We’ve found it, as the 2013 Technology Leadership Awards winners show. We present them in alphabetical order within each category:
- Anthony Ricco (Citrix Systems)
- Tim Bell (CERN)
- John Martin (Edmunds.com)
- Chris Whyde (Capital One)
- John Basso (Amadeus Consulting)
- Brian O’Neill (Health Market Science)
- Craig Brown (STEM Resource Partners)
- Babette Davis (California EDD)
TLA 2013: IT Management
John Martin, senior director of production engineering, Edmunds.com
“In October 2010, I walked out of what had turned into a particularly gruesome war room. We had just launched a project that we called Edmunds 2.0, which basically involved re-architecting our application around SOA principles, and we had found some problems in the production runway. We had been in the war room for days, and it was starting to smell. As I left the room that day I thought to myself, ‘There has to be a better way,’” recalls Martin.
That better way is devops, which Martin spent the next three years building with the business leadership, development teams, and IT operations teams at the automobile information site Edmunds.com.
Before the devops approach was implemented, ops wasn’t involved in a project until just before it was due to go live. “This meant that we often ended up with software that dev had spent months working on that wasn’t going to fly in production. Ops would double the infrastructure and it would work OK, but that wasn’t really good enough,” Martin recalls.
“Worse, new features and apps from development often don’t work as advertised, and our solution was typically to throw more infrastructure at the problem. This is not only expensive, but time-consuming,” he says. There was no automation in place to help the necessary testing and deployment work. As a result, dev and ops spent a lot of time fighting in war rooms, rather than delivering working systems.
“What we needed was better alignment of dev and ops – in short, devops. It wasn’t difficult to justify this project to our leadership, but it was difficult to effect change in an organization where dev and ops are basically pitted against each other: Dev wants to release lots of features very quickly, and ops wants to minimize change to keep the app stable,” Martin says.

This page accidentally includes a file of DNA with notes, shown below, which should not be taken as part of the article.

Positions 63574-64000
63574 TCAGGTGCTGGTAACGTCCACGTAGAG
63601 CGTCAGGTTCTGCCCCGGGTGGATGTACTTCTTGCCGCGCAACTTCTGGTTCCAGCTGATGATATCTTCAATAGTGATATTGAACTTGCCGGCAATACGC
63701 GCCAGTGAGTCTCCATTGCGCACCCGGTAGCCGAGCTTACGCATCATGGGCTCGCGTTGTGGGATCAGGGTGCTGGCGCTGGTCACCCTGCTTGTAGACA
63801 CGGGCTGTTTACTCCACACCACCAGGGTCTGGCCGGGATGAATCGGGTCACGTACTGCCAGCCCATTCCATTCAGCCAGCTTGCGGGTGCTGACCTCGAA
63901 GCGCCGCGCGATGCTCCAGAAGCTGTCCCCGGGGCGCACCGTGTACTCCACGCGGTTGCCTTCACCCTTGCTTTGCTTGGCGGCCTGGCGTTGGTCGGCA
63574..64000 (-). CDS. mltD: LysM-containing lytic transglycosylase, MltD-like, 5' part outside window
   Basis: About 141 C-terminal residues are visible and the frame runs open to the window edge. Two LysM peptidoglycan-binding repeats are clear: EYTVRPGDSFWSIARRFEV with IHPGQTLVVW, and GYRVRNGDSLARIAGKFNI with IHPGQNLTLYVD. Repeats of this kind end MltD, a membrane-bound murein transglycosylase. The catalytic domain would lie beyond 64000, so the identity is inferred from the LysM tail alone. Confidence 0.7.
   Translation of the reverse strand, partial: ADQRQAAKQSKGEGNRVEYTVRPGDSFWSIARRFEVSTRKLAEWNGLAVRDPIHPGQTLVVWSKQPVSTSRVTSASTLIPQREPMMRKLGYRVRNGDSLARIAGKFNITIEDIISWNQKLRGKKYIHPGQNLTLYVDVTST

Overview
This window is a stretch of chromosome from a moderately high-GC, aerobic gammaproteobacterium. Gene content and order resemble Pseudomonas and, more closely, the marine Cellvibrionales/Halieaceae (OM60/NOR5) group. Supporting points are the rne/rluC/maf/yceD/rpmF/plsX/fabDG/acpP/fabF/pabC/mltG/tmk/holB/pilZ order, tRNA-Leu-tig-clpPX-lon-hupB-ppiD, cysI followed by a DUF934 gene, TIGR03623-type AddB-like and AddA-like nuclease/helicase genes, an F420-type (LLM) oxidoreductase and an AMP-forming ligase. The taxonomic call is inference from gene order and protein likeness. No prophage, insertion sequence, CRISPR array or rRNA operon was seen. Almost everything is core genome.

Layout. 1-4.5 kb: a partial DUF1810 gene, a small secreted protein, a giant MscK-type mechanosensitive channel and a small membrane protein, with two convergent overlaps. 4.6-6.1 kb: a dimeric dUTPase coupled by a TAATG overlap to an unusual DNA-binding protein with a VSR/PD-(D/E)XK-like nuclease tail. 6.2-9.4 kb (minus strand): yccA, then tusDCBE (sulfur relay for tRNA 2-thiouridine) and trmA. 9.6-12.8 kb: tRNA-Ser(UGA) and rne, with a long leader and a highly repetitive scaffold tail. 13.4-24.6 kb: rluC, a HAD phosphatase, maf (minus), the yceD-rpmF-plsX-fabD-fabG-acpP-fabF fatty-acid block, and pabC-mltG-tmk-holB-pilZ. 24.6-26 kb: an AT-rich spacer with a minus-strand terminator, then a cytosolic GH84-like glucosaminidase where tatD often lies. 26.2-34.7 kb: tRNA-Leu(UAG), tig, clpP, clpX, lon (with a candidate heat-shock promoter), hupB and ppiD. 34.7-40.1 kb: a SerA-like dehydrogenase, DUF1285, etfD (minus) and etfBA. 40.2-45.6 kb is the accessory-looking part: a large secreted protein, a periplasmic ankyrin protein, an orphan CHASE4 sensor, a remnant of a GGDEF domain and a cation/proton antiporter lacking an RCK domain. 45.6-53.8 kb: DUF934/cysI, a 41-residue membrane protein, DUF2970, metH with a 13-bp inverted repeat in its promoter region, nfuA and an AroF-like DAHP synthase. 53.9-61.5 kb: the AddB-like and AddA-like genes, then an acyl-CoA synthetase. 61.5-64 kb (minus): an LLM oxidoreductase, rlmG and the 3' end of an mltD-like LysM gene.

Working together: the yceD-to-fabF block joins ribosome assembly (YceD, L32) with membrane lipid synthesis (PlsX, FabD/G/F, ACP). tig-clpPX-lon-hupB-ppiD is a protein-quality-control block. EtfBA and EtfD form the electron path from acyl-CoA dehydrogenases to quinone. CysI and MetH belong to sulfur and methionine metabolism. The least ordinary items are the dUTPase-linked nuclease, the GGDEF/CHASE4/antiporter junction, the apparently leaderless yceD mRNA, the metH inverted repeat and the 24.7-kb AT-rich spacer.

Martin addressed that challenge by creating an intermediary team that he led to unite the tooling and processes that dev and ops use, such as deploying Chef for configuration management and application deployment, and AppDynamics and Splunk for app deployment, as well as using common QA tools across dev and ops.
Although the use of an intermediary wasn’t an ideal approach, Martin didn’t believe that his older organization could handle more-drastic changes. “As usual, the technology was the simple part. Changing the culture turned out to be far more difficult. The only way to improve the performance of our site while meeting business requirements for new features was to start entering each other’s worlds. Ops needs to be involved in new initiatives to provide guidance from a performance perspective, and development needs to be responsible for deploying and maintaining their code in production. Getting to this point would require everyone in the organization to start thinking differently about their roles, and to start taking on tasks that weren’t in their job description,” he says,
Martin decided he had to show it was a joint effort my making a developer his partner in the devops experiment, even providing him production-level access. That made Martin nervous, but he knew he had to walk the talk if he expected others to. “The best way to effect cultural change is to find your champion on the other side and to bring them into your world, and this is what we’ve been doing – with great results.”
From a productivity perspective, Edmunds.com spends significantly less time finding and troubleshooting performance issues in production than it did before. It spends about two fewer hours per week fixing problems, and estimates it has saved about $1.2 million through improved uptime and increased productivity by aligning dev and ops and unifying its tool set.
John Martin is senior director of production engineering at Edmunds